About      Experts     Research
March 2016


Criminal justice policy continues to be a prominent issue, with the Senate spending nearly two weeks considering the Comprehensive Addiction and Recovery Act prior to its passage on March 10. We anticipate a range of justice issues will emerge during the Senate's consideration of President Obama’s nomination of Judge Merrick Garland to the Supreme Court. The Crime and Justice Research Alliance (CJRA) will continue to advocate for increased resources for justice research in letters to House and Senate Appropriations Committee leadership, conversations with reporters and forums like the Consortium of Social Science Associations meeting.
CJRA continues to follow the FY 2017 Appropriations process with interest and will encourage the House and Senate Appropriations Committees to increase funding for justice research, including the National Institute of Justice (NIJ) and the Bureau of Justice Statistics (BJS). On March 17, CJRA released a statement in support of expanded funding for these agencies, particularly in light of the growing demand from policymakers at all levels for objective research to inform justice reform efforts. CJRA is monitoring various authorization bills working their way through the House and Senate on addiction, mental health and criminal justice reform.
Each month, CJRA highlights a recent study published by one of our experts. This month, CJRA promoted Race, Crime and the Micro-Ecology of Deadly Force by David Klinger, Professor of Criminal Justice at the University of Missouri - St. Louis.
Why do some neighborhoods experience higher rates of police shootings than others?
Higher rates of police shootings tend to occur in neighborhoods with higher levels of firearm violence, but only to a point. The relationship between violence and deadly force is curvilinear, with the use of deadly force tailing off after a threshold of violence has been reached. Police shootings are not as frequent in the areas with highest violence compared to areas with moderate levels of violence.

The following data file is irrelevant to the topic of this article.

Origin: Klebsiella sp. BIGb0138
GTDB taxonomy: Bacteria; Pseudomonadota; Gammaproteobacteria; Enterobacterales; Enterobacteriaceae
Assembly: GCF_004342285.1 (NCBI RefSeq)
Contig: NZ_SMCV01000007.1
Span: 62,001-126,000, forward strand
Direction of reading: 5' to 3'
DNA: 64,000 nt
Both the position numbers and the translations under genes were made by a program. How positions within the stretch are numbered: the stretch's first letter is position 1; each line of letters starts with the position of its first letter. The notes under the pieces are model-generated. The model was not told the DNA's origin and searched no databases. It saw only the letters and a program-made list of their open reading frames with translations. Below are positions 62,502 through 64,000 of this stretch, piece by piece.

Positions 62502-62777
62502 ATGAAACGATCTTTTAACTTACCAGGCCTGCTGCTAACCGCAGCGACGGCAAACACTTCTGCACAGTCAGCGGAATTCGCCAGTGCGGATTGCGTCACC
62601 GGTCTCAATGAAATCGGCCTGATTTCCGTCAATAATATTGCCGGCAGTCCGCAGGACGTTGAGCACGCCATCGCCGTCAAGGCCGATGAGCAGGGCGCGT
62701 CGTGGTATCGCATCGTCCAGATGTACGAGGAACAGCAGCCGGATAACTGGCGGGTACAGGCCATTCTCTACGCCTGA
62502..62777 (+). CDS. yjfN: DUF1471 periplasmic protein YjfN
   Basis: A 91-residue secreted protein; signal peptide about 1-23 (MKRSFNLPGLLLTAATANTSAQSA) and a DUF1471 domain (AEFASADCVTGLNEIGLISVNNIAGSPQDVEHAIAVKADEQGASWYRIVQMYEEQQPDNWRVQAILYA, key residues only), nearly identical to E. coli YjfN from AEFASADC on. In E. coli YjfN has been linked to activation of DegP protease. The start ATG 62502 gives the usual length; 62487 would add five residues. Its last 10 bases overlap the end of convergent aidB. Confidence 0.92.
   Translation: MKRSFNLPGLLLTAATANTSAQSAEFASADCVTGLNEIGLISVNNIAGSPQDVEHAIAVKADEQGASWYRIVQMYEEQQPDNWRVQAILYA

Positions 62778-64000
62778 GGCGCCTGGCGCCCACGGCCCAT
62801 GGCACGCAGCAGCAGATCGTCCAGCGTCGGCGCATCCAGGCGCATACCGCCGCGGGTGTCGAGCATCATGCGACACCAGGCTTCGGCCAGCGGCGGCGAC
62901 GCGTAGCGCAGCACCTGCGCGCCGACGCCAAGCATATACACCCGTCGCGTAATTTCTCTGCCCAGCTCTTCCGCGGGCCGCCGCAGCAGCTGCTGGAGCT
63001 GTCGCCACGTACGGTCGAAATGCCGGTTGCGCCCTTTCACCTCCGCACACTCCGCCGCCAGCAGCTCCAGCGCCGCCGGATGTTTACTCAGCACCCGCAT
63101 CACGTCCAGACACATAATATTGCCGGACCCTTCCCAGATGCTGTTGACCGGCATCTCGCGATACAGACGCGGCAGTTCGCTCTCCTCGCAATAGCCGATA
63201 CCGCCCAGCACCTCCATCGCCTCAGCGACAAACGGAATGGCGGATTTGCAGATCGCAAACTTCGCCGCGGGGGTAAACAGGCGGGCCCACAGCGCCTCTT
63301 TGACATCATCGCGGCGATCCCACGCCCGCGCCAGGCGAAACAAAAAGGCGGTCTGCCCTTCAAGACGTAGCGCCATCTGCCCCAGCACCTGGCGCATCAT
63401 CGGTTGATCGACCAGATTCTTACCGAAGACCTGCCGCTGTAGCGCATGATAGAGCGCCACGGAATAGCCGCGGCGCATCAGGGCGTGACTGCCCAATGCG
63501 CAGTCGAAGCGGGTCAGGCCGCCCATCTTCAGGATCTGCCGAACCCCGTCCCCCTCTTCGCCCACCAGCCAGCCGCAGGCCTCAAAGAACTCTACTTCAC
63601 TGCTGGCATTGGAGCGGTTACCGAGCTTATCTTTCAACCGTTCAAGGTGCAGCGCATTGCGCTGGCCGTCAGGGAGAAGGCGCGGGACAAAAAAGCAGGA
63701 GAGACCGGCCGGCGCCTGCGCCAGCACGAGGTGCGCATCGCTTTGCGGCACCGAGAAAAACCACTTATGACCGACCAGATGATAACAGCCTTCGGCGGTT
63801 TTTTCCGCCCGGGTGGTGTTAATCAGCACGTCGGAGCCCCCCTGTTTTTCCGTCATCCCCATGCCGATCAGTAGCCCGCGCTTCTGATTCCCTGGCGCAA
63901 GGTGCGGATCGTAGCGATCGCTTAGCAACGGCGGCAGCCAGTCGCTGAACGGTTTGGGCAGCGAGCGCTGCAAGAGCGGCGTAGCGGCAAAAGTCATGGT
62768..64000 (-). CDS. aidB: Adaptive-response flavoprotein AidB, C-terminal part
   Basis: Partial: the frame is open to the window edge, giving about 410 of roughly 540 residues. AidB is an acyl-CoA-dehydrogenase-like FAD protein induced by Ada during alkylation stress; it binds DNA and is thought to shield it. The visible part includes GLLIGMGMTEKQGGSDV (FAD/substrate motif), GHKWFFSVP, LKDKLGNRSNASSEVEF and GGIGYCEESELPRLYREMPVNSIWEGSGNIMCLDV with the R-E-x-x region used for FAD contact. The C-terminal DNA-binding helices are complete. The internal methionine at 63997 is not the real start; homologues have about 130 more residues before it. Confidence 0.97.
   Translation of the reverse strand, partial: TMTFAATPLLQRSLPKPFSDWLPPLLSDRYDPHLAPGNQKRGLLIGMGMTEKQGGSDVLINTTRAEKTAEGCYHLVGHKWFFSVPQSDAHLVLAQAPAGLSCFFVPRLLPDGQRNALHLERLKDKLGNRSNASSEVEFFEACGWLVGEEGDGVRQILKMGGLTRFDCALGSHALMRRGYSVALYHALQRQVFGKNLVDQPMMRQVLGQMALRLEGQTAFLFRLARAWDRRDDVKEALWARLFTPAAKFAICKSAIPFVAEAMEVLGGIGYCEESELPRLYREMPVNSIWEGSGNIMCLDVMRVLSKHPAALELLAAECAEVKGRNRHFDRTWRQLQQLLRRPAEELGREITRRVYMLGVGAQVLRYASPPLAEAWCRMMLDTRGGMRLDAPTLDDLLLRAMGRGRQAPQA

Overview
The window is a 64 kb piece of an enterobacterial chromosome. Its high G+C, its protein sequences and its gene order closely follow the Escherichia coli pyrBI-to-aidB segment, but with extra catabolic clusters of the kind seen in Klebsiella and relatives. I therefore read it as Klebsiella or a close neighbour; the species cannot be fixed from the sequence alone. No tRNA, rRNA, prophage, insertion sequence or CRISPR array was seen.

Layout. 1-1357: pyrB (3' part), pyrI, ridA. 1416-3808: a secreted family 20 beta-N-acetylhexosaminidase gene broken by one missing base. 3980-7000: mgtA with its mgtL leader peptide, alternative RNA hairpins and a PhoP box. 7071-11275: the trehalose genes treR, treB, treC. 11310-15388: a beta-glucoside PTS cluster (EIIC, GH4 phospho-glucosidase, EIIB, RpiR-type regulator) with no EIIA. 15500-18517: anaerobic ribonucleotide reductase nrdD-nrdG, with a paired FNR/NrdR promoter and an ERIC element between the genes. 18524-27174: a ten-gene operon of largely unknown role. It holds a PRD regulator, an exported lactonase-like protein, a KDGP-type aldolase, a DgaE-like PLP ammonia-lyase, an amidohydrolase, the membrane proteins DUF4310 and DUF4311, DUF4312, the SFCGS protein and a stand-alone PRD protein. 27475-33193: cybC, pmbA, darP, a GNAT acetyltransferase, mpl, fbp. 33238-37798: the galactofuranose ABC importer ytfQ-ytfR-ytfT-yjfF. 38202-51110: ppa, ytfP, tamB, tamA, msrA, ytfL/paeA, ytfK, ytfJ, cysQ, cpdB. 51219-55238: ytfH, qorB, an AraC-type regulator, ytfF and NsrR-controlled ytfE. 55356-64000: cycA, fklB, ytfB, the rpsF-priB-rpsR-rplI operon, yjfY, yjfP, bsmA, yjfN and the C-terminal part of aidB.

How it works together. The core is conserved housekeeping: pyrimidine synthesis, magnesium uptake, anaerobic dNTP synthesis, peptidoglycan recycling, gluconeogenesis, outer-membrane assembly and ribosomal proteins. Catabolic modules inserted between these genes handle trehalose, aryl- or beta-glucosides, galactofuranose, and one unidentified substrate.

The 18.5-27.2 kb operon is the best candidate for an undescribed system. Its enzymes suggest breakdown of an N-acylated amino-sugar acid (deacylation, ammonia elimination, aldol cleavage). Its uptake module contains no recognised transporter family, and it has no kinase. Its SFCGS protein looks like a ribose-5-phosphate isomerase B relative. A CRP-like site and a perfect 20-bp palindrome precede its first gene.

How often do American police officers use deadly force against citizens?
We don’t know. And that is a big problem where understanding the use of deadly force goes. In fact, the key policy recommendation section of our study notes this problem and calls for a fix. We advocate for the establishment of a national database of police shootings to shed further empirical light on the interconnections among race, crime and police use of deadly force. 
What is the role of citizen race in the deadly force picture?
The racial composition of neighborhoods was not related to the use of firearms by St. Louis police officers. The most robust laboratory research indicates that race actually works in the favor of blacks when it comes to the amount of time police officers take to react to a threat. This issue is addressed in a forthcoming study.
Did anything surprise you during this study?
We did not expect the curvilinear relationship between violence and officer-involved shootings. There was no precedent for this finding in the research, nor was there any clear theoretical reason to expect it. In hindsight, as we note in the paper, there are social theories that can make sense of the finding.
"This is definitely a hot topic for state legislatures and for good reason." - Nancy La Vigne, CJRA Expert
"Even if the problem exists, I’m not convinced that hiding their names is the solution.” - John Worrall, CJRA Expert
"Voices that have not mattered in the past may actually be able to be heard." - Delores Jones-Brown, CJRA Expert
icon_circle-facebook icon_circle-twitter
Crime and Justice Research Alliance, All Rights Reserved 2016 ©